The coveted class areas were in the four corners of the building where teachers could lay claim to two solid brick walls, while in the centre were two class sections where the front wall where the whiteboards were mounted being the only solid part of that classroom space. It was to this space that I was directed. I met the vacating teacher who gleefully told me she was getting out of Blue, and heading over to Orange building where she would have her own room and not "have to share" any more. I guess she had decided that "open space" classrooms were not for her.

frontofblue

This is looking frontwards to the only permanent wall in my 1995 classroom. Note the trays and portable dividers that separate my classroom from my neighbour's on the left side of the image.

I was lucky that I lobbed next door to a teacher who would become my closest friend in education, and we used the openness to dabble in team teaching, and to explore progressive teaching methodologies over the next eight years (although not without shifting around the Blue Building, and then eventually into the vacated library). So, I think that we were able to make the open space environment work but it does take a certain mindset and there are a lot of differences when compared to a traditional classroom where the door can be shut and the rest of the world kept out.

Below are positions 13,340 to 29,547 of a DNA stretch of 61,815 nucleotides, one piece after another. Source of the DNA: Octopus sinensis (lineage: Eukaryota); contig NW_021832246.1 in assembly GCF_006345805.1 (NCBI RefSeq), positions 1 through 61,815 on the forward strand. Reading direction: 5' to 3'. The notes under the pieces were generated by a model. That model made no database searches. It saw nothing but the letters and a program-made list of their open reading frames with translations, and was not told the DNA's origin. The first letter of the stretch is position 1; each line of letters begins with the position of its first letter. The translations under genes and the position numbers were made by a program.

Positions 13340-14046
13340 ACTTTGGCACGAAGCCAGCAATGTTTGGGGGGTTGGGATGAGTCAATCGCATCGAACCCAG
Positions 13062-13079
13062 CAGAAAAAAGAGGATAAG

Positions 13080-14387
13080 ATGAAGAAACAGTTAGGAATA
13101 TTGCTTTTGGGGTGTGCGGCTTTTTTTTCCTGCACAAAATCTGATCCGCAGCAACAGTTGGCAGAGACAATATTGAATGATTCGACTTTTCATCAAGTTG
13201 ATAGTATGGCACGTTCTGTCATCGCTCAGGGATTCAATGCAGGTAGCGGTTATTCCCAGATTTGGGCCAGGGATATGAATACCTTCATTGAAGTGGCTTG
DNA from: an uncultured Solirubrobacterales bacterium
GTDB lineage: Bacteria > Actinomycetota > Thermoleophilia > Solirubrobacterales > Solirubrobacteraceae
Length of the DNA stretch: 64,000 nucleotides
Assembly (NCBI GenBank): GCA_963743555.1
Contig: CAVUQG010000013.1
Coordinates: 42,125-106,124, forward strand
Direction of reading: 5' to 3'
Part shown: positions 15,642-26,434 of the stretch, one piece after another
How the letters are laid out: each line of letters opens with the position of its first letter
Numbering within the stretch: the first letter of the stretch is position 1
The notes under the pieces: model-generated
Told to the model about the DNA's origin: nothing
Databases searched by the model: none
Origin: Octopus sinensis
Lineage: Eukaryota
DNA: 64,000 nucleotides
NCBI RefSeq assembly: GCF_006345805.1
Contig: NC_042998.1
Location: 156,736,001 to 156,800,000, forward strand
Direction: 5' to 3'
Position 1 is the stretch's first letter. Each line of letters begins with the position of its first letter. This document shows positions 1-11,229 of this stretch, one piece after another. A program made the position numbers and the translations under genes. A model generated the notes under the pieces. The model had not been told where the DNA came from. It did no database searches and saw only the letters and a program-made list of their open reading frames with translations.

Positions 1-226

Noise and visual distraction were a factor in open space classrooms for sure. I recall agreements around times of the day when things were asked to be a bit quieter and everyone was always mindful of the effect their learning activity was having on their neighbours. In that way, because in a few steps you could see what every class in the unit was up to, that mindfulness tended to work favourably. Until .... you got a colleague who didn't want to embrace that ideal.